In the early 90's, at PC Forum, I talked with Bill Gates and Paul Allen, had dinner with a co-founder of AOL who sent me a draft of AOL's IPO prospectus, and heard several talks about how important the Internet was going to be, shortly before it hatched from its academic, non-commercial embryonic stage. That is the nature of PC Forum.

Speakers scheduled for this year's conference, starting this Sunday, include,

John Seely Brown, -- Visiting Scholar, USC Annenberg School for Communcation
Scott Charney -- VP, Trustworthy Computing, Microsoft
Jeff Hawkins -- Chairman & Executive Director, Redwood Neuroscience Institute
Bruce Holmes -- Director, Strategic Partnerships, Planning and Management, NASA Langley Research Center
Kim Polese -- President & CEO, SpikeSource
Ann Livermore -- Executive VP, Technology Solutions Group, Hewlett-Packard, and
Jerry Yang -- Co-founder, Director & Chief Yahoo, Yahoo!

There are many more speakers, and many more people to meet -- in the past, around 500 or so of the most interesting people in the world, in the world of high-tech!

Extra note: The edventure web site (EDVENTURE is the parent company of PC FORUM and Release 1.0), in addition to information about PC Forum and abstracts from Release 1.0, contains an excellent calendar of other high tech events.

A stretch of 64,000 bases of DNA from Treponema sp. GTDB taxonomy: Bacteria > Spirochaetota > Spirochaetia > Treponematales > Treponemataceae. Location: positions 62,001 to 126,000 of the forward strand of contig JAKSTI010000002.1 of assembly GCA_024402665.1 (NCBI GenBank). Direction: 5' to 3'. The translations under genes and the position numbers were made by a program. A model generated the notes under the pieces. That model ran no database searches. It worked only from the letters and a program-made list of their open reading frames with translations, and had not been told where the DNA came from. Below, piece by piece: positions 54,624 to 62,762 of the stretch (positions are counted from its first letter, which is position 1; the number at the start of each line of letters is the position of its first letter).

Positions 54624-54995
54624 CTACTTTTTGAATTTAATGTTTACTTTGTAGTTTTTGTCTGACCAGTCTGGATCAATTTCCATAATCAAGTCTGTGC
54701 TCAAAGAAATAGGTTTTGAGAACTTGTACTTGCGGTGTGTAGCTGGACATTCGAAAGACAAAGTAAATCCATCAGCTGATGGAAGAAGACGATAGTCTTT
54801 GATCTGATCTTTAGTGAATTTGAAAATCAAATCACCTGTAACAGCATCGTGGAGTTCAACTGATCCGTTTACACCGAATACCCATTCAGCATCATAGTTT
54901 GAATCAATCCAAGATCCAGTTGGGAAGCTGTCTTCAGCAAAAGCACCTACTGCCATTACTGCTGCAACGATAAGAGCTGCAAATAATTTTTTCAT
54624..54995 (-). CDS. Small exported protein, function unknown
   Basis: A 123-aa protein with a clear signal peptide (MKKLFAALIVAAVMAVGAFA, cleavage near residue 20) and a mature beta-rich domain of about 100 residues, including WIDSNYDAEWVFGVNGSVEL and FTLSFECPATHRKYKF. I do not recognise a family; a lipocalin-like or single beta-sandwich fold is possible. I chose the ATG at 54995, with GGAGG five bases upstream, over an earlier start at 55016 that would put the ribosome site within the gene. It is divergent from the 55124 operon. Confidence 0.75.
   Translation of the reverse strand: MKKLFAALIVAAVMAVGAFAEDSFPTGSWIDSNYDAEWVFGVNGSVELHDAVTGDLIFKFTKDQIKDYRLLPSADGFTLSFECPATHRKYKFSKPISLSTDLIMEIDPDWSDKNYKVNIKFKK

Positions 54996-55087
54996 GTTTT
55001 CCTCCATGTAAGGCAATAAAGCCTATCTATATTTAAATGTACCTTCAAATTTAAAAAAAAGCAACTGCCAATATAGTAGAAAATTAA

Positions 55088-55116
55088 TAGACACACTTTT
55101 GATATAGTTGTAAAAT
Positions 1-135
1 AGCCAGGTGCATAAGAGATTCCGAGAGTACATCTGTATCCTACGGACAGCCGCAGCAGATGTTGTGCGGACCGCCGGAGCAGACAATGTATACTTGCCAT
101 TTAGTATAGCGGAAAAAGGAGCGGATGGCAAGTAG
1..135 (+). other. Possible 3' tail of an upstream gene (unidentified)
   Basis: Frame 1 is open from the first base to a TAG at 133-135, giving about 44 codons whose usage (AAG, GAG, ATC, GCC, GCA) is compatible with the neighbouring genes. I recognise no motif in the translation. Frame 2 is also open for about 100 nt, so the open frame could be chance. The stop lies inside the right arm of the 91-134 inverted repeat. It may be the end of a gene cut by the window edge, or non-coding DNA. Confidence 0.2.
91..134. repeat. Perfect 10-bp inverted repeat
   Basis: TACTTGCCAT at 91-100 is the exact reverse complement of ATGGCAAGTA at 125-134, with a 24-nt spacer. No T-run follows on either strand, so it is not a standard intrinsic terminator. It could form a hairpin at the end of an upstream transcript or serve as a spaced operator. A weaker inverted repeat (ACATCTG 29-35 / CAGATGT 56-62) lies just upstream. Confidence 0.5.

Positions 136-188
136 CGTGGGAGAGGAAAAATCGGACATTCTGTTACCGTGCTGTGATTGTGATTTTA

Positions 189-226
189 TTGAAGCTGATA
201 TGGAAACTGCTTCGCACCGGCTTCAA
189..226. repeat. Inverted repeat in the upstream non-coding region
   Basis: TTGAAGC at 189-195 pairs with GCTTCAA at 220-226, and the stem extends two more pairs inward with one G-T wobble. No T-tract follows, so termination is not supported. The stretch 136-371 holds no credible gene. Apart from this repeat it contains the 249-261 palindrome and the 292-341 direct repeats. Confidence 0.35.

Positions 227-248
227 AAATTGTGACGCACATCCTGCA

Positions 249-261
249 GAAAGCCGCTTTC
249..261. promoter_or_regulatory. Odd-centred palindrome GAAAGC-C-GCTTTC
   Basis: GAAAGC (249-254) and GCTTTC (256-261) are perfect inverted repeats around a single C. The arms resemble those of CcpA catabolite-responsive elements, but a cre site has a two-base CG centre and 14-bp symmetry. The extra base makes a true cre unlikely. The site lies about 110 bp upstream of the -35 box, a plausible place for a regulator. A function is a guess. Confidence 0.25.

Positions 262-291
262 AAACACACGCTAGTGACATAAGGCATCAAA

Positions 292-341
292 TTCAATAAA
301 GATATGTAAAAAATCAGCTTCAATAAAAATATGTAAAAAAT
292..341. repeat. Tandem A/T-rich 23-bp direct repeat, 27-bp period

Wednesday, March 16, 2005



Jason J
 Posted by Hello

Pop singer/lyricist Jason J. will be performing a few of his club hits "Here I am", "Emotions", "Just One" and more in honor of "The Lymphoma & Leukemia Society"

Thursday March 24th @ Desmonds - 433 Park Ave South btwn 29th and 30th 11pm.

It’s free to attend, and with any donation you’ll receive a complimentary copy of Jason J’s latest CD.

"Great music, drinks and fun. See you and your friends there and thank you in advance." -- Jason J

Check it out, and take a look at Jason J's web site, . It's got some nice features, and he's got the strong diversified resume of a coming talent.

Tuesday, March 15, 2005



The Learning Annex (TLA) is the most ubiquitous, valuable, entertaining popular non-academic learning institution in the country. It is completely democratic, with flyers everywhere, a convenient website, well-taught classes, and low prices.

Today, Wednesday, there will be a talk on blogging. I'm looking forward to it.